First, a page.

Pound extends recovery amid Brexit drama
The pound rebounded further Wednesday, but gains were capped by investor anxiety after Brexit turmoil sent the currency tumbling and set the stage for a potential snap UK election next month.
Having dived Tuesday to $1.1959 — the pound’s weakest level since 1985 except for a 2016 “flash crash” — it has since rallied on rising hopes that Britain will not exit the European Union without a deal.
The pound shot back above $1.22 Wednesday, an increase of one percent from late Tuesday.
“Sterling was thrown a lifeline by a parliament determined to avoid a no-deal Brexit,” said analyst Connor Campbell at trading firm Spreadex, but he also injected a note of caution.
“The complicating factor here, and the reason that sterling’s gains… are not even greater is the potential for a general election.”
Prime Minister Boris Johnson headed into a fresh Brexit showdown in parliament on Wednesday after being dealt a stinging defeat over his promise to get Britain out of the EU at any cost next month.
The Conservative leader has threatened to seek an early general election if lawmakers vote against him again on Wednesday and force him to seek a three-month Brexit extension from Brussels.
Many economists argue that a no-deal departure would hammer the British economy, which risks already falling into recession this quarter.
British business activity shrank in August, slammed by weakness in the key construction, manufacturing and services sectors, a key survey showed Wednesday.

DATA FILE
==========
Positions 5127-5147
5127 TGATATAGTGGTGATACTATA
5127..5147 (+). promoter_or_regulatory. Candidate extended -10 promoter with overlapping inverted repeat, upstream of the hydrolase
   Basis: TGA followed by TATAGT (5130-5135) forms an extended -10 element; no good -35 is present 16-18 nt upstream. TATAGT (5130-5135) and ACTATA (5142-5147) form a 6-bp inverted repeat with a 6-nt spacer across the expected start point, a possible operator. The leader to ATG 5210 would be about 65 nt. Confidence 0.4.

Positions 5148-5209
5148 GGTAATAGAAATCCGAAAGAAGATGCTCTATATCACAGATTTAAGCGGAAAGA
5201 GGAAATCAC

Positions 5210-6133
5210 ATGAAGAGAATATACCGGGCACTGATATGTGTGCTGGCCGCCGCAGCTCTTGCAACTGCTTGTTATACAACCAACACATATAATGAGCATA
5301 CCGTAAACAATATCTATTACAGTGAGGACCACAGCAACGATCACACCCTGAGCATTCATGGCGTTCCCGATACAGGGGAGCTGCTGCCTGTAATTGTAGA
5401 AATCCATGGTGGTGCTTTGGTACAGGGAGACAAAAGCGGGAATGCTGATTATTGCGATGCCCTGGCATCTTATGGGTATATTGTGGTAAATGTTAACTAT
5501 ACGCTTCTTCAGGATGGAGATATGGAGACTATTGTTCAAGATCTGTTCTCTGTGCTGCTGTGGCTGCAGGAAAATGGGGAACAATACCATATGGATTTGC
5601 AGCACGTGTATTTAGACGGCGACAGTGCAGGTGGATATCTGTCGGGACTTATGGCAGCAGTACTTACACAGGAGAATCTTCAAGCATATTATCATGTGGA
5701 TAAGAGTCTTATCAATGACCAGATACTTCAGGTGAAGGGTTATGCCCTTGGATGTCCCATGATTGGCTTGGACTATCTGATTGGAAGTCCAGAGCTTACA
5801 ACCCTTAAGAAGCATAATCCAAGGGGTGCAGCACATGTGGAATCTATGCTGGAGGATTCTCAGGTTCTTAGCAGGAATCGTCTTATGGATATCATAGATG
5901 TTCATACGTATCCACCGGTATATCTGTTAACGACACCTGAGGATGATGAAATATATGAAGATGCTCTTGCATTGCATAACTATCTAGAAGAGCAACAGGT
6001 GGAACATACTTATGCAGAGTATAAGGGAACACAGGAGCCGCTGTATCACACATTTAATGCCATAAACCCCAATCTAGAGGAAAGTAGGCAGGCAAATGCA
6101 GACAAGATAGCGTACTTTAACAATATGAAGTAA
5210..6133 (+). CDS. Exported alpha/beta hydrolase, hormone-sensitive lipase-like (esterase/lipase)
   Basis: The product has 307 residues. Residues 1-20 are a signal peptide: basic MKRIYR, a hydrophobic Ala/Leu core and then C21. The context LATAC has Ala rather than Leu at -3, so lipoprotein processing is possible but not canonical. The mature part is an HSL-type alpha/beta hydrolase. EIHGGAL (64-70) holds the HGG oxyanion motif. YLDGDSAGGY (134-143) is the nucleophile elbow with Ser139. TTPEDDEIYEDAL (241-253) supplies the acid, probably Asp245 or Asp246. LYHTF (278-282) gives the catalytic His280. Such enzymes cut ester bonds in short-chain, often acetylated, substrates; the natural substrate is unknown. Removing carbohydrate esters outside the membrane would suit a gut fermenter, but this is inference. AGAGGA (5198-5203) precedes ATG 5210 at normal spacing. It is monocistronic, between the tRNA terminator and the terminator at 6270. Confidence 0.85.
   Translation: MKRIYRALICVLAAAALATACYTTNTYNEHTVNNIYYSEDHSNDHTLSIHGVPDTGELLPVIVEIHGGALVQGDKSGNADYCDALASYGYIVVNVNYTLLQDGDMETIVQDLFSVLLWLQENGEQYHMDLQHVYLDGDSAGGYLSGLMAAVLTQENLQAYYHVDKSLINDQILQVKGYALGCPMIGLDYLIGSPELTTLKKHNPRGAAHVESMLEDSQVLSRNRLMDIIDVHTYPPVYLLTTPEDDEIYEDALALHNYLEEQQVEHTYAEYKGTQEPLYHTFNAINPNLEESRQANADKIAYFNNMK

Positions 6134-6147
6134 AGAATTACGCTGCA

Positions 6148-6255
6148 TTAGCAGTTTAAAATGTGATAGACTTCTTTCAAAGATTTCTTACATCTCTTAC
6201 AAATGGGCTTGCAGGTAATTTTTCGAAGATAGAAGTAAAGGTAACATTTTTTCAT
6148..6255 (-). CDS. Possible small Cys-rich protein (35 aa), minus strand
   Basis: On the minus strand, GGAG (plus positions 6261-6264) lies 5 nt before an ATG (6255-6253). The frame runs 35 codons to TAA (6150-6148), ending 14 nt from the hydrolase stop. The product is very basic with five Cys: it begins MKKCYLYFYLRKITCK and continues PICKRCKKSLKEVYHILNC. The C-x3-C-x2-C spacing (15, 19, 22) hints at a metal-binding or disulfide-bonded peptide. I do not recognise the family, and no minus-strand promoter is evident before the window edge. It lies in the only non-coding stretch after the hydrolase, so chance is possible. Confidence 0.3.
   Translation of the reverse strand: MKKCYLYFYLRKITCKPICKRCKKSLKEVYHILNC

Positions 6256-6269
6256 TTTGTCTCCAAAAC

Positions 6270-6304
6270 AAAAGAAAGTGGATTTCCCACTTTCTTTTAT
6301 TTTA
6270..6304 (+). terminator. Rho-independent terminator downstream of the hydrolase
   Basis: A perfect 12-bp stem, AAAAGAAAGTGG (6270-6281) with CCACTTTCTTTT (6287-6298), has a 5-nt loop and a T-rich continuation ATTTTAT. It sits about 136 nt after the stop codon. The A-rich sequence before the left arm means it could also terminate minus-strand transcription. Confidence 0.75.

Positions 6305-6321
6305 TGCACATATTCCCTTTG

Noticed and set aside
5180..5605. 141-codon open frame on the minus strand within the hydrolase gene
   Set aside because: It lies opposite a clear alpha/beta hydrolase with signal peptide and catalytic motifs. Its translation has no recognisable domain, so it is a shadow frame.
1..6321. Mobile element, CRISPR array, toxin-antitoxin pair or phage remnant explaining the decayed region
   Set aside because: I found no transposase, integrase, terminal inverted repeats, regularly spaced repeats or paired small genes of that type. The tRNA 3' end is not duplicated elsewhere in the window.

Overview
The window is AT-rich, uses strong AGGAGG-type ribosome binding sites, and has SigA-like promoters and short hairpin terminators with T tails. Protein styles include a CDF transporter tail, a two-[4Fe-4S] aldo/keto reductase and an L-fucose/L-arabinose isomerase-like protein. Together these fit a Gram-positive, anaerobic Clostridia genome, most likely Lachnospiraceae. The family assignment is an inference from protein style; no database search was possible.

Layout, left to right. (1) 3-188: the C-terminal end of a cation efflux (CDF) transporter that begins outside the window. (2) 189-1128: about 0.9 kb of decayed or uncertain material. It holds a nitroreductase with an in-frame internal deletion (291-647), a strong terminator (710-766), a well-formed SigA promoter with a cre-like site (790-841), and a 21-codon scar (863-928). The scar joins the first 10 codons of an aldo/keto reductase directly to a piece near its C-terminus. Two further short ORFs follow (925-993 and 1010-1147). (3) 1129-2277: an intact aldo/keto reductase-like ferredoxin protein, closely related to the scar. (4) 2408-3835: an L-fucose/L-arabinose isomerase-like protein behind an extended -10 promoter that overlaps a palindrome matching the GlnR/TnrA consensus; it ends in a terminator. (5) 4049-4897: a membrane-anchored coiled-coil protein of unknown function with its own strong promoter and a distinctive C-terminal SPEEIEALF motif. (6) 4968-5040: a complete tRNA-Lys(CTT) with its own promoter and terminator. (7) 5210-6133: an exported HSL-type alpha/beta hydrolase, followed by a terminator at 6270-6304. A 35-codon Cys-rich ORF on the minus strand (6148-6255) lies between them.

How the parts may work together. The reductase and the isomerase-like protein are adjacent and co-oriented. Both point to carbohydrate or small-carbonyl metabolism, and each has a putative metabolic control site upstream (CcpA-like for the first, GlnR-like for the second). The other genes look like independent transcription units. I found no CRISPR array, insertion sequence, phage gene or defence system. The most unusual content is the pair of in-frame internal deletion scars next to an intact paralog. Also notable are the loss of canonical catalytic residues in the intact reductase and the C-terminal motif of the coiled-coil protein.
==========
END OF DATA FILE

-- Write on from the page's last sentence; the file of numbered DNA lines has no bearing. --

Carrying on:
The purchasing managers’ index (PMI) for all UK sectors dropped to 49.7 from 50.3 in July, according to IHS Markit, which compiles the data.
A figure below 50 indicates contraction.
“The PMI surveys are so far indicating a 0.1-percent contraction of GDP in the third quarter,” which would mean Britain had fallen into recession, noted Chris Williamson, chief business economist at IHS Markit.
Britain’s economy unexpectedly shrank in the second quarter of the year.
The official definition of a recession is two successive quarters of economic contraction.
Stocks gain ground
Elsewhere on Wednesday, equity investors brushed off US President Donald Trump’s latest China outburst to push Asian and European equity markets higher.
Trump threatened China that if it did not move quicker in negotiations it would get a worse trade deal from him if he won the 2020 election.
Asian markets rose, led by a surge in Hong Kong after reports said the city’s leader was considering agreeing to a key demand of pro-democracy protesters, fuelling hopes for an end to months of damaging protests in the financial hub.
Shares rallied across the board on the Hang Seng Index after the reports, with property and retail firms among the best performers, having taken a hiding over the past few weeks as the demonstrations were increasingly marred by violence.
Chief Executive Carrie Lam and Beijing have so far refused to make any concessions to the protesters beyond agreeing to suspend a loathed extradition bill, a move that fell far short of demands to permanently shelve it.
Key figures around 1100 GMT
Pound/dollar: UP at $1.2204 from $1.2081 at 2100 GMT
Euro/pound: DOWN at 90.30 pence from 90.83 pence
Euro/dollar: UP at $1.1015 from $1.0974
Dollar/yen: UP at 106.19 yen from 105.94 yen
London – FTSE 100: UP 0.3 percent at 7,291.89 points
Frankfurt – DAX 30: UP 0.9 percent at 12,018.12
Paris – CAC 40: UP 1.0 percent at 5,519.42
EURO STOXX 50: UP 0.7 percent at 3,445.74
Hong Kong – Hang Seng: UP 3.9 percent at 26,523.23 (close)
Shanghai – Composite: UP 0.9 percent at 2,957.41 (close)
Tokyo – Nikkei 225: UP 0.1 at 20,649.14 (close)
New York – Dow: DOWN 1.1 percent at 26,118.02 (close)
Brent North Sea crude: UP 39 cents at $58.64 per barrel
West Texas Intermediate: UP 48 cents at $54.42